A viral post on Facebook about the “slow cashier” provides this example of a common error made by many. Two errors, in fact, in one paragraph: He also said that she has enough leaves that could be availed (and get … Continue reading
Despite attempts by the Times of India group to change the English language, there is no such word as “upto”. It is two words, “up to”. Don’t believe it? Grab your trusty dictionary (provided that it wasn’t published by the … Continue reading
Let’s look at instances of valid English that would not make sense outside India. Consider this dialogue in India: Q. Why did you do that? A. Like that only. A. Just like that. Even an Indian knows that the answer … Continue reading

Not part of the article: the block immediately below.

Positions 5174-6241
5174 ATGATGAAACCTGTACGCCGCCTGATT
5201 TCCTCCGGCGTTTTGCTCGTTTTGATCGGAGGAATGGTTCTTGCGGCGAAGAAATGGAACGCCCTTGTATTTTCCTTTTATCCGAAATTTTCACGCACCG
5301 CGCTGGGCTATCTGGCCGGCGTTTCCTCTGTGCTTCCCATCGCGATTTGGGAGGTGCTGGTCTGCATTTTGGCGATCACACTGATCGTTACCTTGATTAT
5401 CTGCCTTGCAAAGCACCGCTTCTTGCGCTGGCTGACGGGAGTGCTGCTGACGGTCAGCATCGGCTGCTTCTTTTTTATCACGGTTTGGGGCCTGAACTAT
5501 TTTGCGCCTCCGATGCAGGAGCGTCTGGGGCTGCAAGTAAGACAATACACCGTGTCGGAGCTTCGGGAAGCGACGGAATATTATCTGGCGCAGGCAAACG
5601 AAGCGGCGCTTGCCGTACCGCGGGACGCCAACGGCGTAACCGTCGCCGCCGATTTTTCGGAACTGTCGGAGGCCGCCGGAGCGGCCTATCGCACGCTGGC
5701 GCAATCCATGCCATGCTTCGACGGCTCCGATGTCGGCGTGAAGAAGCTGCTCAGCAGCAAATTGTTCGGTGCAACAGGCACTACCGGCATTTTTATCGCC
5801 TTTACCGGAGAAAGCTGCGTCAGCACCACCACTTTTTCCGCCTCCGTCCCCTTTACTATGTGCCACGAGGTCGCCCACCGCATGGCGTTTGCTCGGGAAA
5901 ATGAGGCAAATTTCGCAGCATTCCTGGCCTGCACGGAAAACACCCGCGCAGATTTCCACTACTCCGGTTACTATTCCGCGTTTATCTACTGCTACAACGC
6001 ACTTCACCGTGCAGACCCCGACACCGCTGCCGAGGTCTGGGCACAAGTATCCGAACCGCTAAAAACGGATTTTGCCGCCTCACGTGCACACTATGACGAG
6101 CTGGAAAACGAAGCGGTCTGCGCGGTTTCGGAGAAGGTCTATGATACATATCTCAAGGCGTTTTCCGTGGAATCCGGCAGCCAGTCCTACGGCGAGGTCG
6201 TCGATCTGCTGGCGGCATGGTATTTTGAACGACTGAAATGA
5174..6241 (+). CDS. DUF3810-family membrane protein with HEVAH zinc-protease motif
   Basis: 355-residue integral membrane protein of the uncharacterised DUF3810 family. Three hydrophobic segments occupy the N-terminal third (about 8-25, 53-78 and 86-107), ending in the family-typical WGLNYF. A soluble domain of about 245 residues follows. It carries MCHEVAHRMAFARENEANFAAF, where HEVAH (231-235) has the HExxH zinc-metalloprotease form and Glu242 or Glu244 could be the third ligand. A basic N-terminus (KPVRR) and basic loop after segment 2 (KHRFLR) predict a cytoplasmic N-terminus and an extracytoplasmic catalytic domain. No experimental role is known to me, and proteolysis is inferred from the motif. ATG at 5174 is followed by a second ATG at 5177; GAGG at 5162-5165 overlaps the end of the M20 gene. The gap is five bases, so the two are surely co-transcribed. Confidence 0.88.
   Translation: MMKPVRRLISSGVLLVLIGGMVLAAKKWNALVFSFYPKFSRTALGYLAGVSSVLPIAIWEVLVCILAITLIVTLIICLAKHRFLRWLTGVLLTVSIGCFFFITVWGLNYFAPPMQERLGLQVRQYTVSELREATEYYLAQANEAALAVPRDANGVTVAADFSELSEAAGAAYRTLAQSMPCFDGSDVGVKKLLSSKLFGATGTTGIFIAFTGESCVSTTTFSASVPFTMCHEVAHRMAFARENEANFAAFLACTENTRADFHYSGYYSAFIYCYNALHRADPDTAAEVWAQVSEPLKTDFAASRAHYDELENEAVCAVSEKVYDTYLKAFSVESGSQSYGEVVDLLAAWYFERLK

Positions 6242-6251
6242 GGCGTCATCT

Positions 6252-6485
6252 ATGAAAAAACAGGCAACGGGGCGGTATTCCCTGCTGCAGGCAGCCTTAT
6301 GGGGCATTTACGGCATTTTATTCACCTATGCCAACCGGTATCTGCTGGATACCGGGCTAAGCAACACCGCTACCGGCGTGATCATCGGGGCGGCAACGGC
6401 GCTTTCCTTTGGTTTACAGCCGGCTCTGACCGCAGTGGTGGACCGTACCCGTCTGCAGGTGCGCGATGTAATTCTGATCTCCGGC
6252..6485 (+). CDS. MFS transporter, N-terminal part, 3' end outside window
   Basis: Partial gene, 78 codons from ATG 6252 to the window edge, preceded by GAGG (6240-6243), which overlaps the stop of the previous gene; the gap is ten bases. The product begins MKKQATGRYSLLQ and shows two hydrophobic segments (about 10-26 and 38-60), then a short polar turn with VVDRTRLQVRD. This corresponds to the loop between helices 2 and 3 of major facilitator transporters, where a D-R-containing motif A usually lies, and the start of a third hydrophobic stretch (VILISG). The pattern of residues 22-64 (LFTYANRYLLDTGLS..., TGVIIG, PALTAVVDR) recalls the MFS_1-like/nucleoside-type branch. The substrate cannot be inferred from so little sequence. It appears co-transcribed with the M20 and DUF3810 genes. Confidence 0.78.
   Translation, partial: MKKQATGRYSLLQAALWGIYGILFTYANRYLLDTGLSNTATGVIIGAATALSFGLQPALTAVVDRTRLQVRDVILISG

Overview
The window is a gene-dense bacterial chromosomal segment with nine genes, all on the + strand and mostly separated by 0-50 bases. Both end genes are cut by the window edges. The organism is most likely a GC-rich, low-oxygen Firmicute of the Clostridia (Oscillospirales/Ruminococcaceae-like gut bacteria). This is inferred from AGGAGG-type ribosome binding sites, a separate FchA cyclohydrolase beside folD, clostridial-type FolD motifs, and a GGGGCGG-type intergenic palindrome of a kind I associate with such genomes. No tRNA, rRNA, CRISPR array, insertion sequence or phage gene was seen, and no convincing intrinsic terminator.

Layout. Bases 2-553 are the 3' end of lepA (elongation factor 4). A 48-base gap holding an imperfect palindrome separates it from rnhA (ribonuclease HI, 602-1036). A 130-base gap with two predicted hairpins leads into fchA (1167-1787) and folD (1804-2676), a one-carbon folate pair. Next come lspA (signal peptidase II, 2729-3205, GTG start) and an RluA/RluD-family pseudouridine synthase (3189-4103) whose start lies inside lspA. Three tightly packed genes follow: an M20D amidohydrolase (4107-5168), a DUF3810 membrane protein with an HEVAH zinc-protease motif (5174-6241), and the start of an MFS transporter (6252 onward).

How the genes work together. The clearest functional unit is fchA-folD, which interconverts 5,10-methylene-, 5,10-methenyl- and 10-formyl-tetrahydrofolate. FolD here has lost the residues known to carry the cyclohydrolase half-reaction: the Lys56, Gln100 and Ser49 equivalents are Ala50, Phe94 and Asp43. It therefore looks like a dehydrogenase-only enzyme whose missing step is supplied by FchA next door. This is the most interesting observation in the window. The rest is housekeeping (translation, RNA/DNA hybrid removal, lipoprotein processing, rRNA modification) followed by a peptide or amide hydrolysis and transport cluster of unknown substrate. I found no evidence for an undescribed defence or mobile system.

Another common mispronunciation (मिसप्रोंन्सीऐशन) Incorrect: कमेन्ट Correct: कॉमेन्ट (Emphasis in bold) The “co” has a कॉ sound, not क. Isn’t English confusing? 🙂
How many English errors can you cram into a single document? Ask the ICAI. I saw a post that asked for a technical interpretation of the following document: GUIDELINES FOR PERMITTING THE CHARTERED ACCOUNTANTS/FIRMS OF CHARTERED ACCOUNTANTS TO POST THEIR … Continue reading
There are some old posts elsewhere that tell you how to view (and write) Devanagari posts in WordPress. Mostly they say you should enable FireFox as follows: Tools > Options > Content > Default Font Times New Roman > Advanced … Continue reading
Laloo Yadav’s speech in Parliament is a fine example of an ailing Indian English. It kicks off this website’s first post. Enjoy!